• Financial Times: Schroders, the second-largest asset manager in Europe, has joined a group of high-profile entrepreneurs who are investing $32 million in online wealth manager Nutmeg, touting it as the next big growth story in discretionary fund management.
  • Financial Times: Shares in Croda fell almost 10% after the speciality chemicals maker became the latest manufacturer to warn about the effects of a strong pound.
  • Financial Times: Value fashion retailer Jane Norman has fallen into administration for the second time in three years after its plan to operate from a smaller estate failed to reverse its fortunes.
  • Daily Mail: Home sales hit their highest level of the year last month but bankers warned ‘the heat appears to be coming out of the housing market’ following a fall in mortgage lending.
  • Daily Mail: Another senior Tesco executive has checked out as the troubled supermarket giant braces itself for a heated showdown with investors at its annual shareholder meeting on Friday; it is understood that UK general merchandise director Neela Mukherjee has been forced out following a reshuffle of the management team earlier this month.
  • The Guardian: The US Food and Drug Administration has ordered GlaxoSmithKline to review its manufacturing operations globally after finding that its Canadian subsidiary violated quality requirements during the manufacture of its flu vaccine FluLaval.
  • The Guardian: Japanese prime minister Shinzo Abe outlined his long-awaited growth strategy on Tuesday spearheaded by promises of expanded childcare to bring more women into the workforce and an investment boom.
  • The Guardian: Almost a third of investors have failed to back the re-election of Lord Chadlington as chief executive of public relations company Huntsworth.
  • The Guardian: The UK has seen a sharp fall in its foreign investment, missing out on the trend of recovering flows around the world, according to a UN agency.
  • The Guardian: London and the south-east take the top rankings in the UK for education, income, employment and health, according to a report that underscores the country's north-south divide; Northern Ireland scores top in the UK for air quality, while south-west England comes out best for broadband access and voter turnout, according to the Organisation for Economic Co-operation and Development.
  • The Guardian: The Money Advice Service, set up by the government, said that the average "social debt" among overspending adults is £1,260, with more than half of people saying they spend more than they plan to on social occasions.
  • The Independent: Japanese carmakers Nissan, Honda and Mazda have recalled close to three million vehicles citing faulty airbags that could potentially explode and send pieces flying inside the car.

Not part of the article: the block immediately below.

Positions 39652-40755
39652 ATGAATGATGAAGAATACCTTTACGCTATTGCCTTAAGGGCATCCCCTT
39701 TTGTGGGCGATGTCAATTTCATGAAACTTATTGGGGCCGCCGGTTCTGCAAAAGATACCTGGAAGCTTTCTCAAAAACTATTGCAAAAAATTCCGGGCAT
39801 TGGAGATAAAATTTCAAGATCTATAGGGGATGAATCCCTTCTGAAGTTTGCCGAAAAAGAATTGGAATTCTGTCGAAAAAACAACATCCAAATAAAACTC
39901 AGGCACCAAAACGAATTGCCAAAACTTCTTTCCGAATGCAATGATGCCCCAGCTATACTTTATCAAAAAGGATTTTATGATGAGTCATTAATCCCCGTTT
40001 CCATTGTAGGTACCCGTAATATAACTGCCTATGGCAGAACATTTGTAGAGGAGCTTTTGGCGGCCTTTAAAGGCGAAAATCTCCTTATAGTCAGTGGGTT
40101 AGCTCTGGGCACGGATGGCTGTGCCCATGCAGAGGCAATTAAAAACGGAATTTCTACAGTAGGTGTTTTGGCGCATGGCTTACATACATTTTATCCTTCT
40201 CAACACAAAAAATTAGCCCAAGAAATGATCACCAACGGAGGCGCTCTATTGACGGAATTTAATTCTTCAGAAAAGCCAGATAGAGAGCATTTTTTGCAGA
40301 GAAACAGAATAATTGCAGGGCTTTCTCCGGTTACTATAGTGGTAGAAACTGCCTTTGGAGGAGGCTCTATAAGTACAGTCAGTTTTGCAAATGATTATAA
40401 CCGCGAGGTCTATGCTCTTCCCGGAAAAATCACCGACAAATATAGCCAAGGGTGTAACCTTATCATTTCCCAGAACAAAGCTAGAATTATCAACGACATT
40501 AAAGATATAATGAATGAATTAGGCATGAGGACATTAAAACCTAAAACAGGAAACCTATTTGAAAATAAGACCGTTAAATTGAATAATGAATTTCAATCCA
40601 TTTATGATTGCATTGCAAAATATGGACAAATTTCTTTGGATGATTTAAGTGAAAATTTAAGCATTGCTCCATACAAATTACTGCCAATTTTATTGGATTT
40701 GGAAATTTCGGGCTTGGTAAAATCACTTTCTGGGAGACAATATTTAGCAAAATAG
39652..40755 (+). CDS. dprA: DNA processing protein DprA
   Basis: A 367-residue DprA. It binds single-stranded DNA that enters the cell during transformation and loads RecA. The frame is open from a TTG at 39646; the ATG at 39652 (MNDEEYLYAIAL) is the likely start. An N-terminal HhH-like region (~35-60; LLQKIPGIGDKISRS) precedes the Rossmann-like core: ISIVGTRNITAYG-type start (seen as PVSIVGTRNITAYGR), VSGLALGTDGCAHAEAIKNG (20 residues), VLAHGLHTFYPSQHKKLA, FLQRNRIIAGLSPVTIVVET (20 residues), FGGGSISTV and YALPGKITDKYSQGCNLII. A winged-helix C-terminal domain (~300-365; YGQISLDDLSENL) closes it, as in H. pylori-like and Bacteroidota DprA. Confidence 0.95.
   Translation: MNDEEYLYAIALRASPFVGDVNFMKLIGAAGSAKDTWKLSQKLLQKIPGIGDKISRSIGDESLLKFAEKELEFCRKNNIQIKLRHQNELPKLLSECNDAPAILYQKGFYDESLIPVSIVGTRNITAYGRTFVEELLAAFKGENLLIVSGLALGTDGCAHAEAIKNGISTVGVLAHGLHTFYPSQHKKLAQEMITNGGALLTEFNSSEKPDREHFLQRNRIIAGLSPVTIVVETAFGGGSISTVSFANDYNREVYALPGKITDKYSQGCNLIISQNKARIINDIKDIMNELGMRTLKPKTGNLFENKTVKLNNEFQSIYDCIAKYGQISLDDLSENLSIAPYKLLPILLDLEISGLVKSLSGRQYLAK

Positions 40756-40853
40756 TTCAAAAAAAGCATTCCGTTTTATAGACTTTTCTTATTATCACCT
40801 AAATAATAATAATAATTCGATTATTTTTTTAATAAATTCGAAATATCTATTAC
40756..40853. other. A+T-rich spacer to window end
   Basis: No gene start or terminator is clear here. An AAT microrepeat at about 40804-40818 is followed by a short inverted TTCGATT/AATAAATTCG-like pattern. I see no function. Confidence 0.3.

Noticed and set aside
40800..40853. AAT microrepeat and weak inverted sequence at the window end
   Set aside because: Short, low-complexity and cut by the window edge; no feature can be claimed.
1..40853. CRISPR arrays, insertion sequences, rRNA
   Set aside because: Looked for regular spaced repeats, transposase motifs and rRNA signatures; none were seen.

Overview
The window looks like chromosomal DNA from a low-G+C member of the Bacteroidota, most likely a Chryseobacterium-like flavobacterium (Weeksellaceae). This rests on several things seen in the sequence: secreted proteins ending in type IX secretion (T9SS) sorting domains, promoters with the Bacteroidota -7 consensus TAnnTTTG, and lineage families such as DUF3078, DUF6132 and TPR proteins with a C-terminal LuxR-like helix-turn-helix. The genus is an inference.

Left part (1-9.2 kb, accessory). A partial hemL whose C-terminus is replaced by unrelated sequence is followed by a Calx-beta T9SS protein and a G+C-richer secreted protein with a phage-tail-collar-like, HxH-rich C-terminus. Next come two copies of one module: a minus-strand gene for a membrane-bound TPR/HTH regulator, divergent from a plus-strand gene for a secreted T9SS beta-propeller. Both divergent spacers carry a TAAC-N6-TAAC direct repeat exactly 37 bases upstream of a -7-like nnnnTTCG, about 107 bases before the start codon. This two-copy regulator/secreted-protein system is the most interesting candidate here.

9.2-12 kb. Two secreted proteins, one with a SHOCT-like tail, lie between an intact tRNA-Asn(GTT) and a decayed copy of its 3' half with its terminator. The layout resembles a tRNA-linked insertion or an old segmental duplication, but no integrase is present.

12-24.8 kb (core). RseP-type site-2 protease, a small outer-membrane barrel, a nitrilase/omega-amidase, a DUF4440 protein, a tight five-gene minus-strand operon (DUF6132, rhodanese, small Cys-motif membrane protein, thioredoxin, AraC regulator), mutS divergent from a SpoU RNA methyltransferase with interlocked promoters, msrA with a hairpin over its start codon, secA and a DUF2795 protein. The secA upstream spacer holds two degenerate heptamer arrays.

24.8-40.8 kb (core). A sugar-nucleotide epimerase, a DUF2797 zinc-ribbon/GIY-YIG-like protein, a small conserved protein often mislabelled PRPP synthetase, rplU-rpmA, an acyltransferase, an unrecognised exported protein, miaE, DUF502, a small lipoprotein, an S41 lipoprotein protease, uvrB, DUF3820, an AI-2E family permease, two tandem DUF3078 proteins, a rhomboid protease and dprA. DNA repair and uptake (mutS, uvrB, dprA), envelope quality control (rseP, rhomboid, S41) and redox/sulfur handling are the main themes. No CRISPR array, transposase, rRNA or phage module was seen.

• The Daily Telegraph: US has taken first steps to ending 40-year oil export ban as government tells two companies they can sell ultra-light oil abroad as country is gripped by fracking boom.
  • The Daily Telegraph: Former Credit Suisse banker David Higgs pleaded guilty to charges of falsifying the lender's records.
  • The Daily Telegraph: Iberdrola, energy company has questioned Tory proposals to cap onshore wind in favour of more expensive offshore wind would push up bills.

Share tips, comment and bids

  • Financial Times: Reliance Communications, the heavily-indebted telecommunications flagship of Indian billionaire Anil Ambani, has confirmed it plans to seek as much as $500 million from a share issue this week, in the latest test for the country’s buoyant equity markets.
  • Financial Times: US buyout group KKR has agreed to acquire a third of the international wind and solar power business of Spain’s Acciona, in one of Europe’s biggest renewable energy deals this year.
  • Financial Times: Woolworths has offered to buy the 12% stake in Australian fashion retailer Country Road that it does not own, from Solomon Lew, the retail billionaire, in a bid to stop him opposing its much larger A$2.2 billion (US$2 billion) planned takeover of David Jones.
  • Financial Times: HSBC has continued its retreat from some of its extensive banking empire by selling a portfolio of Swiss private banking assets to Liechtenstein’s LGT Group.
  • Financial Times: Ontex, the Belgian maker of nappies and adult pads is to return to the market with an enterprise value of €1.8 billion by listing on the Euronext exchange in Brussels.
  • Financial Times: Bowleven, the Africa-focused oil and gas explorer, is to sell a 50% stake in a key project off the Cameroon coast for $250 million to Russia's Lukoil.
  • Daily Express: One of Britain’s biggest private hospital operators Spire Healthcare is about to join the rush of companies listing on the stock market with a flotation estimated at £1 billion.
  • Financial Times (Lex): BG Group: the good part.
  • Financial Times (Lex): Walgreens: true love.
  • Financial Times (Lex): Miners: robots in disguise.
  • Financial Times (Lex): Australian retail: David Jones.